I'm sure everyone knows about the 1924 Club, brainchild of Simon and Kaggsy. I rarely join in with readalongs these days as I find them rather constricting, but this one grabbed my attention because I've been wanting to read more of Christie's novels and thought her earliest ones would be interesting. I nearly fell at the first hurdle because I started The Man in the Brown Suit and simply could not get on with it -- I found it irritating and confusing, and gave up after I'd read about a third. Luckily I'd ordered an omnibus edition which also contained this collection of short stories, only the third outing for Poirot, who'd previously appeared in The Mysterious Affair at Styles and Murder on the Links (1920 and 1923 respectively).
The stories were originally written for the Sketch magazine the previous year, and show Poirot still more or less at the beginning of his London career. He's living in a modest flat, his wonderfully efficient secretary Miss Lemon has not yet appeared in his life, and he works mainly as a private detective, though in one story -- 'The Kidnapped Prime Minister' -- he is employed by the British government. And of course he is accompanied in his investigations by his faithful friend Captain Hastings, who is the narrator of all the stories. Needless to say Hastings is no real help, though Poirot finds him useful for his perspective of the 'ordinary' man. Mostly, though, he gets completely the wrong end of the stick, with great comic effect. It's clear, however, that Poirot is deeply fond of him.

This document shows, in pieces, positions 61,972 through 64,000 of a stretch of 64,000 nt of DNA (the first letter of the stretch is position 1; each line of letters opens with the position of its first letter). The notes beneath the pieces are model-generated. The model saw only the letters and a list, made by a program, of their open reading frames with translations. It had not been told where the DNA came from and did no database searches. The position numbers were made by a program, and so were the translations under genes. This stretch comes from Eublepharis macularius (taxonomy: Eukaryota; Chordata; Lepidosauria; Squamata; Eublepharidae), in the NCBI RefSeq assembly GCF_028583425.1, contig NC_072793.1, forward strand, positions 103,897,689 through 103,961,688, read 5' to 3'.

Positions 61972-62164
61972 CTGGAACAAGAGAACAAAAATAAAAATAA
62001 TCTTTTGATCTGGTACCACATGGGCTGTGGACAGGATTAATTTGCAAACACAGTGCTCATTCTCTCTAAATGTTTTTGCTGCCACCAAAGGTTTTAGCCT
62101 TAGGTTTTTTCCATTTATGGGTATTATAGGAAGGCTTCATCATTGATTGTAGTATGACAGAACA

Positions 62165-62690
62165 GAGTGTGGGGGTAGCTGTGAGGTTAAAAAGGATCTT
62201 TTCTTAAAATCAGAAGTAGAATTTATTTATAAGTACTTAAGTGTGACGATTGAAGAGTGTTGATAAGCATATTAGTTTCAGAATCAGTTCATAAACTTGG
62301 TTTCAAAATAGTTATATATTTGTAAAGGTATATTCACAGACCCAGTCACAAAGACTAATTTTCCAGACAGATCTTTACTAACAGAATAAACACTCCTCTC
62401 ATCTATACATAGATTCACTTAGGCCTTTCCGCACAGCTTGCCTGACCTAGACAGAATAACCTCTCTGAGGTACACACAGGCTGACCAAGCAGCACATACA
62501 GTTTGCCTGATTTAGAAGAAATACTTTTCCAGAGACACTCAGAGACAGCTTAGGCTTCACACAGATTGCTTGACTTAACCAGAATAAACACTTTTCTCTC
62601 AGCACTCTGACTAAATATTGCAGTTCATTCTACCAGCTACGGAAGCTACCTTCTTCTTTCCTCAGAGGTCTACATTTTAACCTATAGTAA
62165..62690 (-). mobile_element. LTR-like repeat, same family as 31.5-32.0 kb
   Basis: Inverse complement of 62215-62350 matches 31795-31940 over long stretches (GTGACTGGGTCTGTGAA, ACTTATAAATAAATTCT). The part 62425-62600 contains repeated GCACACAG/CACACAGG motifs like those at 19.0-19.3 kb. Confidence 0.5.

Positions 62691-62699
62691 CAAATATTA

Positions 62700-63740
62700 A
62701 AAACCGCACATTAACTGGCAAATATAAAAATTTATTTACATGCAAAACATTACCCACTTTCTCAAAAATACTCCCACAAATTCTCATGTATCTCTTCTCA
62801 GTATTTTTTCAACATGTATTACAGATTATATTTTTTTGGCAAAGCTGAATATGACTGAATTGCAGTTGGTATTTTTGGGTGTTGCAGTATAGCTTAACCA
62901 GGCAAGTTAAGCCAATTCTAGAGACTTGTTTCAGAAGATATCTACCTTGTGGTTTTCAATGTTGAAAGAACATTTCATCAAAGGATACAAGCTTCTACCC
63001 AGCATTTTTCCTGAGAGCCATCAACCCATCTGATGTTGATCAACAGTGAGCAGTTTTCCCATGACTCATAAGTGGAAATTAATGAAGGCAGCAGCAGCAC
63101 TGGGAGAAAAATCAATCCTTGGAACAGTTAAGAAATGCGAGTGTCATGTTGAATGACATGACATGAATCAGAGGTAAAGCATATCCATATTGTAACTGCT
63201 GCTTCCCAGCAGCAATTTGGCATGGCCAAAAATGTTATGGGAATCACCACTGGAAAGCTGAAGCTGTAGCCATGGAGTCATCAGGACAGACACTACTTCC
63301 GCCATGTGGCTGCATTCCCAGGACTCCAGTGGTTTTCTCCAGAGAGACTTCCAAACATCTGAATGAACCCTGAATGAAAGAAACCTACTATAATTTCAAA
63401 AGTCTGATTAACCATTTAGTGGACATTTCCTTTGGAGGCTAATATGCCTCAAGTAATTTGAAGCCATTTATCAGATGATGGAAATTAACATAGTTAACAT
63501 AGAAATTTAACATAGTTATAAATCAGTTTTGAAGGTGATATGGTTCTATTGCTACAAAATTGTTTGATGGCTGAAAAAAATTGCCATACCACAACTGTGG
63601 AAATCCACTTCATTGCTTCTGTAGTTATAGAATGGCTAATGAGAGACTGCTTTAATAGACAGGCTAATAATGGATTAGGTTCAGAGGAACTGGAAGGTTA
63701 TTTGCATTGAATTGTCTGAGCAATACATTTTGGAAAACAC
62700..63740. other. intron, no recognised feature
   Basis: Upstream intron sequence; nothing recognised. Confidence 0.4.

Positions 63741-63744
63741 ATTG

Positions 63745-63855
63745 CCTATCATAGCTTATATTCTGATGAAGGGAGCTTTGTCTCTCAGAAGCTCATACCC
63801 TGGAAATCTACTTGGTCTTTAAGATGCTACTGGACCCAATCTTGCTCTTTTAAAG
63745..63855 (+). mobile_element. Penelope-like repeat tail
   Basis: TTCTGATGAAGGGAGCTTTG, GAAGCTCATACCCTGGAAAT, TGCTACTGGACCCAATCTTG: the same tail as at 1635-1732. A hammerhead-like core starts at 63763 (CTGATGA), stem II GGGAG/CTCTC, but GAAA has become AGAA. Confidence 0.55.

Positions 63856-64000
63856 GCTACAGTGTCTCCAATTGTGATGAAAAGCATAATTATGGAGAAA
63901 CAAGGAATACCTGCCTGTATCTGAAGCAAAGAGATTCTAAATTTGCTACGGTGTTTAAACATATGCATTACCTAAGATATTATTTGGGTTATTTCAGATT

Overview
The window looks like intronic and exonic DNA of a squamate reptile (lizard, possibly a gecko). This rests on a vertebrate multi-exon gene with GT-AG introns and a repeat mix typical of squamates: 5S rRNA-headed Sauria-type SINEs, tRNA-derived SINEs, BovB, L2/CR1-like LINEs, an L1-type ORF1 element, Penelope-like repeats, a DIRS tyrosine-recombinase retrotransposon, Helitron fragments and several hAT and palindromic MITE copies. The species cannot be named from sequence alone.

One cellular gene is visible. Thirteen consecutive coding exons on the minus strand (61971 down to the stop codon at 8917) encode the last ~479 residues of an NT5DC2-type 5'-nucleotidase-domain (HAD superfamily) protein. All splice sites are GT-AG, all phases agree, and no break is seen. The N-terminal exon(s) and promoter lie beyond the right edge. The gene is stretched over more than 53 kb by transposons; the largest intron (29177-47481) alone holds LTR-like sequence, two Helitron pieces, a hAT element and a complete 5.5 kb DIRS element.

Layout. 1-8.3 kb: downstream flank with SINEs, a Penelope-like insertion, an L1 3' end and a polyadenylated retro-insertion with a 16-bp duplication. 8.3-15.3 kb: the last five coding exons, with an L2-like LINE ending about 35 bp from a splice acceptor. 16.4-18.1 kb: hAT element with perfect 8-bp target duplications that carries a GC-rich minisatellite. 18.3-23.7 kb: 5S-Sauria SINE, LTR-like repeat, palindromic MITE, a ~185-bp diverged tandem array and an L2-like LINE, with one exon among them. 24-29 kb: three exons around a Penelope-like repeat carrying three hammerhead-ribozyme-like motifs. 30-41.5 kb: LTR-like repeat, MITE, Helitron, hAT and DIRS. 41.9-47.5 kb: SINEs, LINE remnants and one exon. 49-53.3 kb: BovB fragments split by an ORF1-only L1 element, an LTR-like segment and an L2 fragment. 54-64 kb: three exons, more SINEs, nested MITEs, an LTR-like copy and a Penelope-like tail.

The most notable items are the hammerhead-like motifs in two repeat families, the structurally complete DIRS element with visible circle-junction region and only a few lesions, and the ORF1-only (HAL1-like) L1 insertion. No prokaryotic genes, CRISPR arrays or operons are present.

Needless to say, Poirot makes much use of his 'little grey cells', and solves several of the crimes by sitting quietly in his armchair and thinking about them. Of course many of his cases force him to travel around England, sometimes by train, and in 'The Adventure of the Egyptian Tomb' he actually gets as far as Egypt, quite an adventure in itself, as he suffers so terribly from mal-de-mer. He also gets to Boulogne at one point, though that proves to have been unnecessary.
I've always been a Marple person myself, though I have much enjoyed watching the long running David Suchet series on TV. In fact all these stories ended up as episodes in the series, though you might not recognise them as they were often heavily revised. But I'm really glad to have met what we could call the early Poirot, and feel rather fonder of him as a result of reading these stories, so many thanks to Simon and Kaggsy for making me read them. Kaggsy has written an excellent review of this same collection which you can read here.